Skip to Main Content

We have a new app!

Take the Access library with you wherever you go—easy access to books, videos, images, podcasts, personalized features, and more.

Download the Access App here: iOS and Android. Learn more here!

Key Points

  1. Cystic fibrosis (CF) is an autosomal recessive disease characterized by respiratory, digestive, reproductive, and sweat gland abnormalities.

  2. Meconium ileus (MI) accounts for up to 33% of neonatal intestinal obstructions and occurs in approximately 20% of newborns diagnosed with CF.

  3. More than 1870 distinct mutations of the cystic fibrosis transmembrane regulator (CFTR) protein have been identified, some of which cause CF. The most common mutation is F508del, which accounts for approximately two third of all mutations in patients with CF.

  4. Prenatal diagnosis of MI may be made by sonogram, most commonly showing dilated bowel or increased echogenicity within the bowel lumen. The positive predictive value of hyperechoic masses in a high-risk fetus is estimated to be 52%, whereas in the low-risk fetus the estimate is only 6.4%.

  5. MI can be simple or complicated. In the simple form, thickened meconium begins to form in utero and, as it obstructs the mid ileum, proximal dilatation, bowel wall thickening, and congestion occur. In complicated MI volvulus, atresia, necrosis, perforation, meconium peritonitis, and pseudocyst formation may occur.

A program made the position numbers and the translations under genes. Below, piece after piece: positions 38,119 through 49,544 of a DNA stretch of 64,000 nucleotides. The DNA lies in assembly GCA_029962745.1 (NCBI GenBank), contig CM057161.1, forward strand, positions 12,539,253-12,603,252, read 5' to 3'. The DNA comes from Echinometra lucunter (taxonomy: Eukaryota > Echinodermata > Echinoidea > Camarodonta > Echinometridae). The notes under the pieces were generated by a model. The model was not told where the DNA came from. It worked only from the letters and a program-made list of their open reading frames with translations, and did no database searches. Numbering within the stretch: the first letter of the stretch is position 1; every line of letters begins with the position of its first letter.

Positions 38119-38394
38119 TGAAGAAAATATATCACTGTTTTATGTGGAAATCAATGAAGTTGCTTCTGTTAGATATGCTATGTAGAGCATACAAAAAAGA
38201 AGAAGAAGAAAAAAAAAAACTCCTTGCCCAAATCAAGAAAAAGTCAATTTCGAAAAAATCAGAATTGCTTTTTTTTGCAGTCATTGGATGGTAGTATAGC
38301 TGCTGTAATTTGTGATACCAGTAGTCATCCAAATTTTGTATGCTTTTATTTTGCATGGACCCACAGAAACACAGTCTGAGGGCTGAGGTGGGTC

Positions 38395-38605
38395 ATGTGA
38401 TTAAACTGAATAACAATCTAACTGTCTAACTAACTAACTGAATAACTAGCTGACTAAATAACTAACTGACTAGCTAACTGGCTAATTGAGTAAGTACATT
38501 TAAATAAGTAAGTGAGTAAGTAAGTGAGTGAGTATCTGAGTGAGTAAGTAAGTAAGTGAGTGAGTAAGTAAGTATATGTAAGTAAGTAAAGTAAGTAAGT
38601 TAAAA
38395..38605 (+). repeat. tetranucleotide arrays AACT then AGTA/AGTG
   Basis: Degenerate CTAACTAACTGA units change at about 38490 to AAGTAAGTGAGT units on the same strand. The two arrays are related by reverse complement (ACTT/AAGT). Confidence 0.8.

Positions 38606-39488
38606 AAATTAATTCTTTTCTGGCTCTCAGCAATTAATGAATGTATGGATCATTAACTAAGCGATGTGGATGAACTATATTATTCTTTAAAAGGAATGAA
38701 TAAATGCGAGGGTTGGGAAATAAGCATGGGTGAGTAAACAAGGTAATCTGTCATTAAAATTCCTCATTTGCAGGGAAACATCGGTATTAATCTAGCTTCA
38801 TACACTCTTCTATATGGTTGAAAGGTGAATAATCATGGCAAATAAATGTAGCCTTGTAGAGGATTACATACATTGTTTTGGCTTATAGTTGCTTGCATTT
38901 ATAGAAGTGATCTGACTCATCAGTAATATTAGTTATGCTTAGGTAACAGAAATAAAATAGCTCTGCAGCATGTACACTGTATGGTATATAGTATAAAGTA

6. Nonoperative management with Gastrografin® enema is the preferred initial treatment option for simple MI. Special care should be observed to avoid hypovolemic shock with adequate prior intravenous (IV) hydration. Bowel perforation may be avoided by forgoing balloon catheter inflation and maintaining a low hydrostatic pressure during enema instillation.

  7. Complicated MI and simple MI that fails enema treatment will require bowel resection with a temporary enterostomy or resection with primary anastomosis. The authors advocate a double barrel enterostomy; followed by serial irrigations of the open stomas and enteral feedings in the distal stoma to stimulate bowel growth. Bowel continuity is usually restored 6 to 12 weeks later.

  8. Infants with simple MI and CF may be given breast milk or routine infant formula, enzymes, and vitamins. Those who have a complicated surgical course will require either continuous enteral feedings or total parenteral nutrition (TPN). Pancreatic enzymes must be given orally starting at 2000 to 4000 lipase units per 120 mL of full-strength formula.

  9. The prognosis for patients with CF and MI is very promising; recently published studies show 1-year survival rates as high as 100%. Long-term follow-up at 13 years shows similar pulmonary function and nutritional status in CF patients with or without MI.


Meconium ileus (MI) is one of the most common causes of intestinal obstruction in the newborn accounting for 9% to 33% of neonatal intestinal obstructions. It is the earliest clinical manifestation of CF, occurring in approximately 20% of patients with CF.

Clinically, CF is characterized by chronic obstruction and infection of the respiratory tract, insufficiency of the exocrine pancreas, and elevated sweat chloride levels. Approximately 10% of patients with CF will remain pancreatic sufficient and tend to have a milder course. Complicated MI often results in prolonged hospital stays at great monetary and emotional cost. In the current era, prenatal diagnosis of ...

Pop-up div Successfully Displayed

This div only appears when the trigger link is hovered over. Otherwise it is hidden from view.